Bulawayo’s water crisis has worsened forcing some schools to dismiss learners prematurely as part of contingency measures in light of a looming health disaster.
There are also reports that public schools in the metropolitan province owe the council $23 million in water bills, which the Ministry of Primary and Secondary Education is disputing.
Bulawayo City Council (BCC) last Friday introduced a weekly 48-hour water-shedding programme to affect the city except for the city centre and industrial sites.
BCC has since increased the water-shedding exercise to 72 hours per week although residents in some suburbs have gone for almost a week without water.
However, ZESA subsidiary, Zimbabwe Electricity Transmission and Distribution Company (ZETDC) says there was no major electrical fault in the city.
Nkulumane Primary School Thursday dismissed learners around 10 AM citing the prevailing water crisis, which has seen ablution facilities being overwhelmed.
The chairperson of the Nkulumane Primary School Development Committee (SDC), Mr Morgan Masuku confirmed that learners were dismissed earlier due to the water challenges at the school. He said:
Our children are no longer safe at school because of the current water crisis, which has hit the entire city. School authorities consulted us over the issue and it was agreed that our children should be dismissed early to avert an imminent health disaster.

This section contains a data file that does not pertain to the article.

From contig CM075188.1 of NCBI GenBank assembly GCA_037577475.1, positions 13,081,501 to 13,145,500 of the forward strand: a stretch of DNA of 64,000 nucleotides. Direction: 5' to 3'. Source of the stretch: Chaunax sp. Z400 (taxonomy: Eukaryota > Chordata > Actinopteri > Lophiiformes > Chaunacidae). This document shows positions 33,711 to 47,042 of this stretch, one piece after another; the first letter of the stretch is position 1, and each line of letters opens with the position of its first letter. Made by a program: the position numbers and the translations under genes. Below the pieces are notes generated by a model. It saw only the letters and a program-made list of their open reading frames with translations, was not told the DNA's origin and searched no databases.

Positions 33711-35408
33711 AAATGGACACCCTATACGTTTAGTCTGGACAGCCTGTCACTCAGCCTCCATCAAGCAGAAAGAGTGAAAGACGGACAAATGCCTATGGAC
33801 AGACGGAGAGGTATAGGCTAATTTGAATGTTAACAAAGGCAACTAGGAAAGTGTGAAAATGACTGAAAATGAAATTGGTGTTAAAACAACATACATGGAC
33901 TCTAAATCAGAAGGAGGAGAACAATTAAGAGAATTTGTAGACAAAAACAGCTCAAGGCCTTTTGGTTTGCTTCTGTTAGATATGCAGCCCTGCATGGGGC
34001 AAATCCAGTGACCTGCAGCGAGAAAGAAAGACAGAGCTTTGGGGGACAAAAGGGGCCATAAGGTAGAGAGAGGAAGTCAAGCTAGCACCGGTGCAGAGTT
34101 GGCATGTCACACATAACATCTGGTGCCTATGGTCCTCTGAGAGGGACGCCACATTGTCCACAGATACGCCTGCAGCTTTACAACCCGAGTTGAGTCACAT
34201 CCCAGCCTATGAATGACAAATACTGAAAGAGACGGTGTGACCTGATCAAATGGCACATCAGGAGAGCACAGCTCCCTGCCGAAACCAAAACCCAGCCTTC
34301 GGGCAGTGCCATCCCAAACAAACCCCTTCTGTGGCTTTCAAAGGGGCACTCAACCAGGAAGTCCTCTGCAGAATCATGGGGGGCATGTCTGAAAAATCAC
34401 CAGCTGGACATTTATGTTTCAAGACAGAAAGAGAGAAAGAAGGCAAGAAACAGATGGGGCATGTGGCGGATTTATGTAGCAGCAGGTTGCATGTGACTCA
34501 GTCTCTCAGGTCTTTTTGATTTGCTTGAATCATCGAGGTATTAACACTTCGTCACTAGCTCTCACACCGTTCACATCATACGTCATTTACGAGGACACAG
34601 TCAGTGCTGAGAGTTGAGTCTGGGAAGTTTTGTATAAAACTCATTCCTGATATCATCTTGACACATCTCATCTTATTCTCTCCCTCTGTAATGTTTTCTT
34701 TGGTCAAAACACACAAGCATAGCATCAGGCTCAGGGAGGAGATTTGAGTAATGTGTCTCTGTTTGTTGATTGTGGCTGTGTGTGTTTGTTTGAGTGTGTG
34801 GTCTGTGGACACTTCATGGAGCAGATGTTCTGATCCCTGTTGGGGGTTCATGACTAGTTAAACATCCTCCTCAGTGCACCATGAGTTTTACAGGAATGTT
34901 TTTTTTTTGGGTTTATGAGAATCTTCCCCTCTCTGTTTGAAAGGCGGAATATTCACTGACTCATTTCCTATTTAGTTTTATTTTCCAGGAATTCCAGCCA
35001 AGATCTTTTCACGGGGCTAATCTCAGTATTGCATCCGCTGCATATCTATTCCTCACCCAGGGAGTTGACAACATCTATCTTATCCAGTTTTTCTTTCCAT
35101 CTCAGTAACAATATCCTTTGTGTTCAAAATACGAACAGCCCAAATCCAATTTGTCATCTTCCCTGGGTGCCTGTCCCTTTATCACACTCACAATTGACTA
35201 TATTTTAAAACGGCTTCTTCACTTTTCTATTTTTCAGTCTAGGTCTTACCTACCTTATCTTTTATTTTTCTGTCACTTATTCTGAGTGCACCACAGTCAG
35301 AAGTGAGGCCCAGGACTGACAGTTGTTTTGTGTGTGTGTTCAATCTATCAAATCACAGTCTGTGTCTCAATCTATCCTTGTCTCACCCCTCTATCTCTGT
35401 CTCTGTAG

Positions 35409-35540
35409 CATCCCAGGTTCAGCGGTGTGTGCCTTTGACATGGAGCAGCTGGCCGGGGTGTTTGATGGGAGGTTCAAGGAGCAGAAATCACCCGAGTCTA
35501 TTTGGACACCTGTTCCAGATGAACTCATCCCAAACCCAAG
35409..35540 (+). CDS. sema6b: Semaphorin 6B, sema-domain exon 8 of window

We also have a challenge with BCC’s water billing system, which we are challenging given that schools are not commercial entities. Council says we owe them $1,2 million, which does not tally with our consumption.
Ministry of Primary and Secondary Education spokesperson Mr Taungana Ndoro said whenever there is a critical water shortage, affected schools are supposed to take contingency measures, such as dismissing pupils.
Mr Ndoro confirmed that public schools in Bulawayo were sitting on a $23 million water bill, which he said was not justified given that the city has not consistently provided water.
Bulawayo province has 201 registered schools, most of which are Government-run with an enrolment of a total of 201 977 pupils.
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